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Perennial Vegetables: From Artichokes to Zuiki Taro, a Gardener's Guide to Over 100 Delicious and Easy to Grow Edibles
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Perennial Vegetables: From Artichokes to Zuiki Taro, a Gardener's Guide to Over 100 Delicious and Easy to Grow Edibles

4.11 of 5 stars 4.11  ·  rating details  ·  391 ratings  ·  30 reviews
There is a fantastic array of vegetables you can grow in your garden, and not all of them are annuals. In Perennial Vegetables the adventurous gardener will find information, tips, and sound advice on less common edibles that will make any garden a perpetual, low-maintenance source of food.

Imagine growing vegetables that require just about the same amount of care as the fl
Paperback, 241 pages
Published May 16th 2007 by Chelsea Green Publishing Company
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This book is fantastic. I got it from the library, but I can imagine referring to it frequently enough to justify buying it. I put off reading this book for a long time because I thought that it would be focused mostly on tropical plants that do well in, say, California. Or Florida. Places that get hours of heat that I can't even imagine. I was pleasantly surprised to find that the author accomodates all different climates and regions, with consideration for minimum and maximum temperatures, as ...more
I definitely learned about some intriguing perennial vegetables that I had no idea would grow in our climate. Oh, let's be honest. I had no idea that they even existed. That said, I'm going to make sure I right a list down before I return this book to the library. I was a little disappointed that a lot of the vegetables he mentioned -wouldn't- grow in our climate, but there were still a lot of interesting tidbits and points to pick up from the rest of it. For example: I had no idea that asparagu ...more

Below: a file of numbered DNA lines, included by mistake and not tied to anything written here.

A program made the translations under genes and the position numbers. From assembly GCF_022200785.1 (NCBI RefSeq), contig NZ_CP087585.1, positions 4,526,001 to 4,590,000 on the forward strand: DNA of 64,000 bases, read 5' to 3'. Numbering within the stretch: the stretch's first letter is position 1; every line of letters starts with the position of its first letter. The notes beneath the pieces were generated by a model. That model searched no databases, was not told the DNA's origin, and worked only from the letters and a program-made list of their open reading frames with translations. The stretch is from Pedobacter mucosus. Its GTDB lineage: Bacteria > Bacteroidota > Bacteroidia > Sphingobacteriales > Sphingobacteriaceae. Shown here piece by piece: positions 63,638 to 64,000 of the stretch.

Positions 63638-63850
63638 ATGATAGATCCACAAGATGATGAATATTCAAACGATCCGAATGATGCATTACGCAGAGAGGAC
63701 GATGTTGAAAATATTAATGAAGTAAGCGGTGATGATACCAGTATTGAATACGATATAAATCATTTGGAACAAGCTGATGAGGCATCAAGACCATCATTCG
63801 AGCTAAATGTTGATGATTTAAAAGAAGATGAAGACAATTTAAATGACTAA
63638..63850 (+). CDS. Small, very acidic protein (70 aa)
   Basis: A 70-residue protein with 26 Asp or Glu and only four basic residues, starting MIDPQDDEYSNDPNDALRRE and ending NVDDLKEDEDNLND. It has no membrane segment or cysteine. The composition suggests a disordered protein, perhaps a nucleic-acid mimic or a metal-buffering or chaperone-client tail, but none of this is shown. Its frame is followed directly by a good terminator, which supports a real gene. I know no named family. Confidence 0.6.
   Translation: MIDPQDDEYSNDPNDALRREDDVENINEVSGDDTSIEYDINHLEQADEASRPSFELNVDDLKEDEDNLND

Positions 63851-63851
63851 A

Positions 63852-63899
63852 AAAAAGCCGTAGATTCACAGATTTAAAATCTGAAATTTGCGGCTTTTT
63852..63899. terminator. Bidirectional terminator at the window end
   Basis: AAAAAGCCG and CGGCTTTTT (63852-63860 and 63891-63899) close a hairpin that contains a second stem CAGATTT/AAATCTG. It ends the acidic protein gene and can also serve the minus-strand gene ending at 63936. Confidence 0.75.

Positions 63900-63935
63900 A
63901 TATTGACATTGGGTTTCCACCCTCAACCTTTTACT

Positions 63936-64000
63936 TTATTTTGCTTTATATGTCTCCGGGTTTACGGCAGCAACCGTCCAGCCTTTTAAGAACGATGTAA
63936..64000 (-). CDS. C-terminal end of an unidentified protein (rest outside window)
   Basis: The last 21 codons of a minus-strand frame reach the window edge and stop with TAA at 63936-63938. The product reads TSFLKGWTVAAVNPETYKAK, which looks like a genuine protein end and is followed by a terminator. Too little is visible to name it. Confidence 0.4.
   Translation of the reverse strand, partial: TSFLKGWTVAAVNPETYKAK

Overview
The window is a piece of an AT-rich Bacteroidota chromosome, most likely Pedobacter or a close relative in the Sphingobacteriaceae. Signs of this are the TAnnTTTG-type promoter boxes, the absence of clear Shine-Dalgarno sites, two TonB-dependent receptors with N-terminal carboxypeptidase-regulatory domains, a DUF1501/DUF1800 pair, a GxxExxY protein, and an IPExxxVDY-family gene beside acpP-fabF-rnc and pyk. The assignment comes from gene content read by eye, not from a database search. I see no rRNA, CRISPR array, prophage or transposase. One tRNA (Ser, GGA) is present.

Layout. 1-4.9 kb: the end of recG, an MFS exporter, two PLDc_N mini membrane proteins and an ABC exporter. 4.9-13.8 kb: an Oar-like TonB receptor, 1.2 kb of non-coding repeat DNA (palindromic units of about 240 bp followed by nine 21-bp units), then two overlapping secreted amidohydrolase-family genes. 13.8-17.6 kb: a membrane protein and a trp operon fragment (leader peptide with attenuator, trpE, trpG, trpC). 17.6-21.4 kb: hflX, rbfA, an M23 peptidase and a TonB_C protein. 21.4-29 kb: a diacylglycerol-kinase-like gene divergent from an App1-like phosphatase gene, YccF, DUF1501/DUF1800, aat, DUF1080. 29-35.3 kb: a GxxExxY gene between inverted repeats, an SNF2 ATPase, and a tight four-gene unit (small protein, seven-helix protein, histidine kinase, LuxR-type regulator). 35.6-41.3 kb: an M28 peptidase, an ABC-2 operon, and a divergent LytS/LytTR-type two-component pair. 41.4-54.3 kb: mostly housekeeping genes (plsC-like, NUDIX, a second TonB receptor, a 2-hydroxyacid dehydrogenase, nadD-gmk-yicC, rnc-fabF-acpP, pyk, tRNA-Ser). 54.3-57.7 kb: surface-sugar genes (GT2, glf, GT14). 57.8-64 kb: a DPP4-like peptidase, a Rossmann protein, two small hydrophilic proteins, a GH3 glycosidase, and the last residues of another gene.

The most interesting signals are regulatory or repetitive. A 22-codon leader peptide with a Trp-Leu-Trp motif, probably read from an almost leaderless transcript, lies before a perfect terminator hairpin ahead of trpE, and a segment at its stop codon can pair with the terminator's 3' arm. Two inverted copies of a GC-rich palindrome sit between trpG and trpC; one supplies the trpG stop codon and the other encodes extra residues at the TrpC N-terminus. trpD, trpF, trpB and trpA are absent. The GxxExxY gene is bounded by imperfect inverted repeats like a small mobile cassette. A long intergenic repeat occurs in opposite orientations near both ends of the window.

Christina Zable
Can you name a perennial vegetable? You probably know about asparagus. Another? Maybe you know artichokes are perennial (I didn't!) Another? Is rhubarb a vegetable?

This book has over 100 perennial vegetables. There are familiar and semi-familiar things I didn't know were perennial, like chayote and runner beans and shallots. There are lots of aquatic vegetables, with info on how to grow them -- water chestnuts, watercress, and lotus root among them. There are things I've never heard of -- South
Betsy Dion
This book is great. The author has collected a list of perennial vegetables that can be grown in the US, and he describes their characteristics and uses. The advantage of perennial vegetables over annuals is that they often require less effort to grow, especially once they are established. Sounds good to me, a neglectful gardener. Some perennial vegetables that I would like to grow include: asparagus, ramps, potato onions, sunchoke/Jerusalem artichoke, and sorrel. There are some great edible aqu ...more
Really good. High value read. I also watched the companion DVD [does not accompany the book].

This is wonderful for the number of species it introduces, and the regional indices. The "vegetable" definition here is a culinary one. (He doesn't canvass edible flowers. He briefly addresses fruits.)
John Chadwick
Toensmeier makes the case that poly-cultures of perennial vegetables, after proper planting, require no more attention and care than shrubs and can provide a renewable source of food year after year. Black Salsify [Scorzonera, a root crop] is one perennial I have planted this year and I'll reap the benefits yearly as their tender leaves growing from the base of the plant in early Spring yields a 'lettuce tasting leaf.' The plant then bolts in late Summer and dies off in late Fall, but survives t ...more
I thought I had read most ideas about growing food already, but this is something different. The author introduces many unfamiliar perennial vegetables as well as the well-known asparagus and artichoke. He is quite right that perennial things are a lot less effort and require less watering than annual vegies. Very interesting and controversial ideas about growing weedy/invasive species.

Things I would like to try in my temperate climate are:

Water celery
Air potato
Turkish rocket - bunias